Project bridges digital divide between senior and smart home technologies

February 23, 2021 11:55 pm

“From digital voice assistants to automated ‘smart’ lights and robotic vacuum cleaners, readily available off-the-shelf smart home devices can support the wellbeing and independence of older Australians, as identified by new research.”
– Monash University 

People aged 65 and above remain Australia’s least digitally included group, and research has confirmed that this gap continues to widen. With COVID-19’s physical distancing measures, seniors have been at greater risk of social isolation and loneliness, which is heightened by their digital exclusion. However, a report released today on the Smart Homes for Seniors project has shown how smart home technologies can not only help older Australians to remain socially connected, but can also support their wellbeing and ability to live independently in their own homes.

The Smart Homes for Seniors project was initiated by community-based aged care provider, McLean Care. “We saw the opportunities presented by new technologies to help older people stay independent in their own homes for longer, particularly in regional and rural communities where there is often more limited access to services” said McLean Care Chief Executive Officer, Sue Thomson.

In partnership with researchers from Monash and Deakin Universities, the project evaluated the opportunities and challenges of incorporating smart home technologies into the homes and lives of older people living in Gunnedah, Tamworth and Inverell in regional New South Wales.

From the findings, researchers were able to identify the usability challenges and expectations, as well as the hopes and anxieties older people have of smart home devices.

“Older people are a marginalised demographic when it comes to the design of smart home devices and are often underrepresented in user studies,” said Monash University Project Lead, Associate Professor in the Emerging Technologies Research Lab, Yolande Strengers. “The Smart Homes for Seniors project was designed to address these research and knowledge gaps.”

Each household participating in the trial had a different suite of devices installed to meet their housing layout, lifestyles and needs. These included smart lights, robotic vacuum cleaners, smart kettles, tablets, and voice assisted speakers.

Associate Professor Ben Horan from Deakin University’s CADET Virtual Reality Training and Simulation Research Lab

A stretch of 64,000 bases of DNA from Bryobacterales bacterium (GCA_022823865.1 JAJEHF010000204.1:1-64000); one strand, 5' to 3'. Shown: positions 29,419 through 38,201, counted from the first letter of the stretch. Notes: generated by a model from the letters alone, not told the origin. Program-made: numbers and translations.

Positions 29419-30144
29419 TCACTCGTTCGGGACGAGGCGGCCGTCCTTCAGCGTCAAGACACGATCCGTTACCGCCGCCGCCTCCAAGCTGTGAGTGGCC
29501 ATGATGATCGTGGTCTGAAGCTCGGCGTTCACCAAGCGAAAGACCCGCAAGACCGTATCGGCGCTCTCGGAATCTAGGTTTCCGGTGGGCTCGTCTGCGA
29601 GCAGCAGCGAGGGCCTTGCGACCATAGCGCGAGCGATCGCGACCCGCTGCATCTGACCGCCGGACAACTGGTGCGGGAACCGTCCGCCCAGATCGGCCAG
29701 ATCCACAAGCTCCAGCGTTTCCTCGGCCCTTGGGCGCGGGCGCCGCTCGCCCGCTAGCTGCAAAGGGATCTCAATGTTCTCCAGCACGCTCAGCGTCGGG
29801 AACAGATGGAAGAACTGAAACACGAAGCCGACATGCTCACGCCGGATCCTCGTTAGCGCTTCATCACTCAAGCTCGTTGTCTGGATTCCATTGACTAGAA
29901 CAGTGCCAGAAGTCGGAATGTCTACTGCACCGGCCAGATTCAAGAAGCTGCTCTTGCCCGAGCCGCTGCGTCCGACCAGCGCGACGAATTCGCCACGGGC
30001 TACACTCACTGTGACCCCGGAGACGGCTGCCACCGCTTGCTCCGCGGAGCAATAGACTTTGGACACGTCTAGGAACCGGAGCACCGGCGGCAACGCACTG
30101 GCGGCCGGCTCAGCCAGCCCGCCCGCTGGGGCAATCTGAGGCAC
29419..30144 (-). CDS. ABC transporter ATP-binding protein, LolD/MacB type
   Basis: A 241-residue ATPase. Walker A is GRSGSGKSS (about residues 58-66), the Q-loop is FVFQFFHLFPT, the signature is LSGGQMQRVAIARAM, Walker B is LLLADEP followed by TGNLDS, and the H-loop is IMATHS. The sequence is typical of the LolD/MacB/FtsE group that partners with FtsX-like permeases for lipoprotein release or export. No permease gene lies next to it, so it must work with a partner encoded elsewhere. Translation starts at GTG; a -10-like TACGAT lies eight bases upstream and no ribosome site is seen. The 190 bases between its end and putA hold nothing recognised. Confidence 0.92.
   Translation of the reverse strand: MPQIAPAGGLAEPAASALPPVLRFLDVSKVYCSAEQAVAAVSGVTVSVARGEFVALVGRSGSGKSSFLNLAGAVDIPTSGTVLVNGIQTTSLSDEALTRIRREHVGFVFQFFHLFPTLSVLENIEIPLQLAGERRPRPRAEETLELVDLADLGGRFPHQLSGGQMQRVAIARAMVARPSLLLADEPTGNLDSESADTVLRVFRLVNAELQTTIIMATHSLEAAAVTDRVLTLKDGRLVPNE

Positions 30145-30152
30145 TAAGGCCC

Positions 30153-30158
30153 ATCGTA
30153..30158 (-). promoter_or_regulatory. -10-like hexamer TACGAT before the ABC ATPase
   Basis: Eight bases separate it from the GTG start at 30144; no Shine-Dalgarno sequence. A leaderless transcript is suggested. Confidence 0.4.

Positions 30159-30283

explained how his team “recorded usage data from the devices to identify how often they were used, at what times, and using what functionalities. We were also able to understand the kinds of voice requests and challenges with voice activation that older people faced when engaging with Google Home functions.”

“Participants were given the opportunity to have fun with the smart home devices, make mistakes and take their time to learn each function with technical support from the project team, creating an ideal learning environment.”

This research complemented the fieldwork and interviews conducted by Monash University which offered a unique view of the technologies from an older person’s perspective. McLean Care also collected user reviews on each of the devices trialled and published these on a website to help guide other older people who may be considering using similar devices in their own homes.

“This project has dispelled many of the myths and stereotypes about older people and their willingness and ability to engage with new technologies. With exponential growth in the types of technologies available over the last few years, it’s a natural progression for older people to be involved in using them to support wellbeing and independence” said McLean Care CEO Sue Thomson.

The final report provides a range of insights and recommendations, including the potential for offering smart home devices as optional extras for in-home services, the importance of providing older people with opportunities to learn new digital skills, providing affordable and reliable internet services, and designing and installing smart home devices that support older people’s independence, mobility, memory and social engagement, such as the use of video-calling to stay connected with loved ones during the COVID-19 pandemic.

The final report provides a rich insight in to how, at an average age of almost 82 years old, the participants in this trial have demonstrated their ability to adapt, modify, integrate, embrace or exclude technologies in their daily lives.

The project was funded by the Australian Government Department of Health through a Commonwealth Home Support Program (CHSP) Innovation grant.

To learn more about the Smart Homes for Seniors project, please visit:

Download the final research evaluation report: Click here